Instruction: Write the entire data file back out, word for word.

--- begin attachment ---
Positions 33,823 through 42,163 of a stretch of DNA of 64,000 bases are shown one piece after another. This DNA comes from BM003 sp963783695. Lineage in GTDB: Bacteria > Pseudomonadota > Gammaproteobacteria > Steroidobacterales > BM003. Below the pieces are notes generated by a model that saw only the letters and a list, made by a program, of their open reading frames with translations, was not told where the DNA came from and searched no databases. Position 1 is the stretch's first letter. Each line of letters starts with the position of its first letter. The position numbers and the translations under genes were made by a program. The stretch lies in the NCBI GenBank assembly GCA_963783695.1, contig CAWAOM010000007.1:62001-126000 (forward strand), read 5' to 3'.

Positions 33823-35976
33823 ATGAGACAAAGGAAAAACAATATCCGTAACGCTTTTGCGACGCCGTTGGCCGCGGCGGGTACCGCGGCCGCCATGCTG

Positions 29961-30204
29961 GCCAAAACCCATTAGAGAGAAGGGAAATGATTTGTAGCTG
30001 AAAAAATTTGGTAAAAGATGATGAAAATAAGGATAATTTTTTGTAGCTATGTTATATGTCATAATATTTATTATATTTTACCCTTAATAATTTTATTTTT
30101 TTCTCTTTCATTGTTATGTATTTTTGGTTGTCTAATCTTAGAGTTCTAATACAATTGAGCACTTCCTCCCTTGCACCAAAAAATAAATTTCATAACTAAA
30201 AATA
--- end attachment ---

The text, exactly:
Positions 33,823 through 42,163 of a stretch of DNA of 64,000 bases are shown one piece after another. This DNA comes from BM003 sp963783695. Lineage in GTDB: Bacteria > Pseudomonadota > Gammaproteobacteria > Steroidobacterales > BM003. Below the pieces are notes generated by a model that saw only the letters and a list, made by a program, of their open reading frames with translations, was not told where the DNA came from and searched no databases. Position 1 is the stretch's first letter. Each line of letters starts with the position of its first letter. The position numbers and the translations under genes were made by a program. The stretch lies in the NCBI GenBank assembly GCA_963783695.1, contig CAWAOM010000007.1:62001-126000 (forward strand), read 5' to 3'.

Positions 33823-35976
33823 ATGAGACAAAGGAAAAACAATATCCGTAACGCTTTTGCGACGCCGTTGGCCGCGGCGGGTACCGCGGCCGCCATGCTG

Positions 29961-30204
29961 GCCAAAACCCATTAGAGAGAAGGGAAATGATTTGTAGCTG
30001 AAAAAATTTGGTAAAAGATGATGAAAATAAGGATAATTTTTTGTAGCTATGTTATATGTCATAATATTTATTATATTTTACCCTTAATAATTTTATTTTT
30101 TTCTCTTTCATTGTTATGTATTTTTGGTTGTCTAATCTTAGAGTTCTAATACAATTGAGCACTTCCTCCCTTGCACCAAAAAATAAATTTCATAACTAAA
30201 AATA